Those issues are undermining the health of Americans, several studies have shown. While the United States may have cutting-edge medical technologies, many people lack access to such advanced care, limiting any positive health impact.

"Ours is really is a sick-care system. We have tremendous technical capabilities to deal with people with serious illness," Thorpe said. He argues, though, that it is far more cost-effective to prevent people from getting sick or at least catch illnesses early through better monitoring.

Karen Davis, president of the Commonwealth Fund, a nonprofit foundation that supports health care research, said many of the problems associated with poor primary care can be traced to the fragmented structure of our health care system. U.S. patients often have trouble seeing the same doctor on short notice, see multiple doctors who sometimes fail to communicate with one another and forgo care because they don't want to spend the money.

"We tend to have more medical errors than other countries, in part because of this highly specialized, fragmented system," she said. "More things can go wrong and do go wrong."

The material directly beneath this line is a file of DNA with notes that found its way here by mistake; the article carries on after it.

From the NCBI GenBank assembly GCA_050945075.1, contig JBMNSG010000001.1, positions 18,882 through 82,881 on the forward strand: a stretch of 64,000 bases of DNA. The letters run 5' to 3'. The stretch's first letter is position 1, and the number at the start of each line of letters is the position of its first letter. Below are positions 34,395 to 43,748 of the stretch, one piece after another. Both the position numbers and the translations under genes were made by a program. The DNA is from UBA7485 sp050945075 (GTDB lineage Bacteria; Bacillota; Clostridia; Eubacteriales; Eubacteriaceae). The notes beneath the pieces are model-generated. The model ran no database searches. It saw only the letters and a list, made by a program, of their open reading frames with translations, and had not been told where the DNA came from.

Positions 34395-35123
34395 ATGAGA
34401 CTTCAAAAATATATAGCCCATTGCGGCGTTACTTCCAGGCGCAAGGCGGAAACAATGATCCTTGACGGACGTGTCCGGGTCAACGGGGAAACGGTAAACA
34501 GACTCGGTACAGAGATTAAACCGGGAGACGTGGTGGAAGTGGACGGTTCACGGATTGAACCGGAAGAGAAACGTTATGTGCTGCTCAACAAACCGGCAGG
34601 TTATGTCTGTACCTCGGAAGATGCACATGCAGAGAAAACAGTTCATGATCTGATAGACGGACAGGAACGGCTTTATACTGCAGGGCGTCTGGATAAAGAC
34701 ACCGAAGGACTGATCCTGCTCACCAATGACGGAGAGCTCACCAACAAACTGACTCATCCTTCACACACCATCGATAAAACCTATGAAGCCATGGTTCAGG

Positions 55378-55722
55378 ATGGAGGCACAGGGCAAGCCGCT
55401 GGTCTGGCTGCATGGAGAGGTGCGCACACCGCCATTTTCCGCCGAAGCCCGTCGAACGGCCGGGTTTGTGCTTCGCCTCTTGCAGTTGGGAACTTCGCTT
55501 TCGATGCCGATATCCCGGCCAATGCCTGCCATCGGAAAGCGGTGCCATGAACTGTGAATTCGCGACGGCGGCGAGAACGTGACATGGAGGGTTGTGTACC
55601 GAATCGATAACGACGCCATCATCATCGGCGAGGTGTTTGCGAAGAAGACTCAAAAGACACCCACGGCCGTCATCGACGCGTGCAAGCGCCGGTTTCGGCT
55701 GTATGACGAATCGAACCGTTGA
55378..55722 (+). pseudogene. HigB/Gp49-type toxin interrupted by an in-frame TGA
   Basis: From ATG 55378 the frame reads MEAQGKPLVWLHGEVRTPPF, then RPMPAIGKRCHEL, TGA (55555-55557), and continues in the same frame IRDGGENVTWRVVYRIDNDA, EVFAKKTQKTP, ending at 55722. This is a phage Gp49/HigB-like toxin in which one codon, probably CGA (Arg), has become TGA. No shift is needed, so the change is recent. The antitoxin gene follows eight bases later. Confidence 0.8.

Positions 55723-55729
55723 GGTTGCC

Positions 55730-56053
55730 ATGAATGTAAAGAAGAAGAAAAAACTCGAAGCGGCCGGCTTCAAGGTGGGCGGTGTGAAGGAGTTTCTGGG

Moore's film has been criticized for showing the positive side of health systems in other countries while glossing over negative aspects.

"There's almost only positive attributes about the British, the French and Cuban system. Invariably, no system is perfect. I think this sort of detracts from his credibility on these comparisons," said Stephen Zuckerman, health economist with the Urban Institute in Washington, D.C.

Moore ignores the fact that private coverage still exists in most countries with nationalized health care. And he avoids showing solutions other than adoption of a government-funded system, often known as single-payer.

"He's trying to be entertaining. But if the objective here is to kick off a serious study about the British and Cuba as an alternative to the U.S. system, you need a lot more than what was presented in 'Sicko,' " Zuckerman said.

In "Sicko," Moore addresses one of the biggest criticisms of the Canadian system -- long wait times for care -- by asking patients in an Ontario emergency room how long they had to wait. All respond that they got treated quickly.

But the Commonwealth Fund report found that both U.S. and Canadian patients were more likely to wait six days or more for an appointment. Waiting times for specialists or elective surgery were shortest in the United States and Germany. U.S. patients were less likely than Canadians to have to wait more than four hours in an emergency room, the report found.